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Indian E-music – The right mix of Indian Vibes… » 2020 » April » 10


Methyl Ethel, Tropical Fuck Storm, Mama Kin and more: Australian music for isolated times

Delivered... Steph Harmon | Scene | Fri 10 Apr 2020 9:00 pm

Each Saturday we add 15 new songs to a Spotify playlist to soundtrack your physical distancing – and help artists you love to get paid

We’ve published a bunch of articles about how the coronavirus crisis has impacted the Australian arts industry. The damage was compounded last week when 49 organisations missed out on Australia Council funding – and compounded again this week, when the federal government denied changes to jobkeeper legislation that would make the benefits more accessible to casual workers and those on short-term contracts (AKA most arts and entertainment workers).

But there are small things you can do. For instance: streaming Australian music.

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Free for your inspiration: new Max for Live devices, Ableton Creative Strategies e-book

Delivered... Peter Kirn | Scene | Fri 10 Apr 2020 4:51 pm

Deals and offers are all over the place, but what will actually help you get over creative block and make something? These free Ableton Live add-ons and an invaluable book make a great place to start.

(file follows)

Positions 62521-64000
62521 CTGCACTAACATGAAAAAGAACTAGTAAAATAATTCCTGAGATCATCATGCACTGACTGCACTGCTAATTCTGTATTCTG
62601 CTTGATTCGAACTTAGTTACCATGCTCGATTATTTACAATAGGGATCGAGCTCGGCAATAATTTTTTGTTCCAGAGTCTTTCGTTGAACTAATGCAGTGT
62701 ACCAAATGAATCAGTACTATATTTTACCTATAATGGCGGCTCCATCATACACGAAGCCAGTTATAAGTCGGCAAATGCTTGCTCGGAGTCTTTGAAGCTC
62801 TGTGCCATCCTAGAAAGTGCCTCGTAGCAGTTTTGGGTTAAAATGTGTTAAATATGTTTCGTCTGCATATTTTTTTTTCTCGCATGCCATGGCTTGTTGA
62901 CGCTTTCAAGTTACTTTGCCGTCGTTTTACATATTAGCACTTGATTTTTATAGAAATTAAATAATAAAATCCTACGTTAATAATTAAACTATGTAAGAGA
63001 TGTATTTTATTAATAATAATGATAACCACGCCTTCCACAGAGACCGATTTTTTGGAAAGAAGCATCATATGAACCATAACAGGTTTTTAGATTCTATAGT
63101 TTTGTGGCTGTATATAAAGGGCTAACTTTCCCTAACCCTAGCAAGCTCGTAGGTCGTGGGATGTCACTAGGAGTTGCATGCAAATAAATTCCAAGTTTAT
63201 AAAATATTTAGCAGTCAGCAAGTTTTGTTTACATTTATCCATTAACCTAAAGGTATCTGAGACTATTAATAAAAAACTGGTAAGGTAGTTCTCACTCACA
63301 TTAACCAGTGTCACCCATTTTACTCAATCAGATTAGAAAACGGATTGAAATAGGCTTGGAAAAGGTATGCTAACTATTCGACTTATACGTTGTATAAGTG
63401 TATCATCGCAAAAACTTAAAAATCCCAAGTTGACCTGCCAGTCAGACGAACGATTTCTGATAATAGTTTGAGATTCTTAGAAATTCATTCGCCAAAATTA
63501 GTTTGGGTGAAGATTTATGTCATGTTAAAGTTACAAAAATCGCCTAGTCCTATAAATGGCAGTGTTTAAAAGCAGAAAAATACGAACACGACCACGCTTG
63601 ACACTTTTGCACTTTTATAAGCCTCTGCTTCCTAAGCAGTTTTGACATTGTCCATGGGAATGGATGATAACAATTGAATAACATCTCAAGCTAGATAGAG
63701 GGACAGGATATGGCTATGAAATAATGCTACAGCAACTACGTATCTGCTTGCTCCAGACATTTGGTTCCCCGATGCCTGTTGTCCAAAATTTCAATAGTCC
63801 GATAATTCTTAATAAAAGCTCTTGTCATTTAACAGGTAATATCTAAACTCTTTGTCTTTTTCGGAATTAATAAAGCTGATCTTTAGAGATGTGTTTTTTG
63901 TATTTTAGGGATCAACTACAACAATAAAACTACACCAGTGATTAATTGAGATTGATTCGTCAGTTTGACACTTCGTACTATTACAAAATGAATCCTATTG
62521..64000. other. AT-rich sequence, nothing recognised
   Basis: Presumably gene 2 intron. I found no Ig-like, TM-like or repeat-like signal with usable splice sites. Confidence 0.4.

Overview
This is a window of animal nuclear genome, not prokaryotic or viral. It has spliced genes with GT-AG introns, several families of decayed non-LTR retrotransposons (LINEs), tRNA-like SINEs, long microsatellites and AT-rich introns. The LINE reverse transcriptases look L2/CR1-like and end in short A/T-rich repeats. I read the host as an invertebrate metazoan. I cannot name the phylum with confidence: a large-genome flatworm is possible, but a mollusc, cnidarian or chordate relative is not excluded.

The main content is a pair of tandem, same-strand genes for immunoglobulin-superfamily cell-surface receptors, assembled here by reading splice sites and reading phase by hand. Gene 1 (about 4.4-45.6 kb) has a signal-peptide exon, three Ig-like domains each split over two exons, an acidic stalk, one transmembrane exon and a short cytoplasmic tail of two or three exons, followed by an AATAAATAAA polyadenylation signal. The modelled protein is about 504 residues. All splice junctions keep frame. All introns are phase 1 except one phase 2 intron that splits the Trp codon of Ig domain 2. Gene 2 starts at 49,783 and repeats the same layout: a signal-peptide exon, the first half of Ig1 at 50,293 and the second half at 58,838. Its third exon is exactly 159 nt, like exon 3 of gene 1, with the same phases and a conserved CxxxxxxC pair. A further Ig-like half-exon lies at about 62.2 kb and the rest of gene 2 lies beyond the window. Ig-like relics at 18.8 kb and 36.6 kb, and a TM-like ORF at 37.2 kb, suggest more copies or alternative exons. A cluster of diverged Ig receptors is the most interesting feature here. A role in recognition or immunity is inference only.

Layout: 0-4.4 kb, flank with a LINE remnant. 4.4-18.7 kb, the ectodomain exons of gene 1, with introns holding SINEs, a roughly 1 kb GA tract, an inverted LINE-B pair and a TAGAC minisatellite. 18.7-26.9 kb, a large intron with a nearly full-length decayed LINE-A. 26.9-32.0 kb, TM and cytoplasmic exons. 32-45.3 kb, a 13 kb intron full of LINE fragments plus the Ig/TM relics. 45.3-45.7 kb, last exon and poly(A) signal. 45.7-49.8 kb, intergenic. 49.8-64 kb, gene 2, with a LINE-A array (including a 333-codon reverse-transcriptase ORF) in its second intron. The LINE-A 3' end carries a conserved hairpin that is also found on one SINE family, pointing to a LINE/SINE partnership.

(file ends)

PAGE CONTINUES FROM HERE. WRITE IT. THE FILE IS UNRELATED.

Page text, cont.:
Making Music: Creative Strategies for Electronic Music Producers is a written book – not a YouTube channel, not a device. But it was one of the more ambitious and influential music tech projects of recent years. It’s the work of Dennis DeSantis, who has a deep background in concert music. The book takes on how to start, strategies for creating new and varied ideas, ways of solving problems, and how to finish – all with a mixture of music theory and software practice. And maybe that’s the best way to describe the state of music making now anyway – theory and (electronic) tools are blurred. The Ableton touch is there, but it’s applicable to other tools, as well.

You’ll find it on a new page Ableton have compiled, free for download in .pdf.mobi, and .epub format.

Ideas and Offers for Making Music at Home

Don’t forget that Ableton Live itself is available now in the full Suite edition for a 90-day unlimited trial.

And speaking of that, this exceptional collection of Max for Live devices is also now available, a collaboration between Ableton and the wonderful Sonic Bloom and Max for Cats. They had me at the name:

Stray Cats Collection

But this is some next-level goodness here:

MSE synth, looking very classic synth - Oberheim-ish.
MSE synth, looking very classic synth – Oberheim-ish.

A vintage-tinged, Oberheim Four Voice-influenced MSE synthesizer.

SEQ8 step sequencer (more traditional analog design).

ConChord – nice cure for the common step sequencer.

ConChord, a “pulse-based chord step sequencer” – so you can sequence full chords as well as steps, and look at those steps in terms of pulses, for more open-ended patterns.

Stochastic Delay, which eschews the usual repetitive quality of delays with variable unpredictability.

Weird reverb algorithm, made usable.

Verbotron – an elegant little reverb, drawing on an algorithm from Finland’s Juhana Sadeharju. (You’ll find other iterations of the underlying algorithm in the open source world – as GVerb. But think of this as a nerdy, unique esoteric reverb to get you out of the everything-sounds-the-same world of effects.)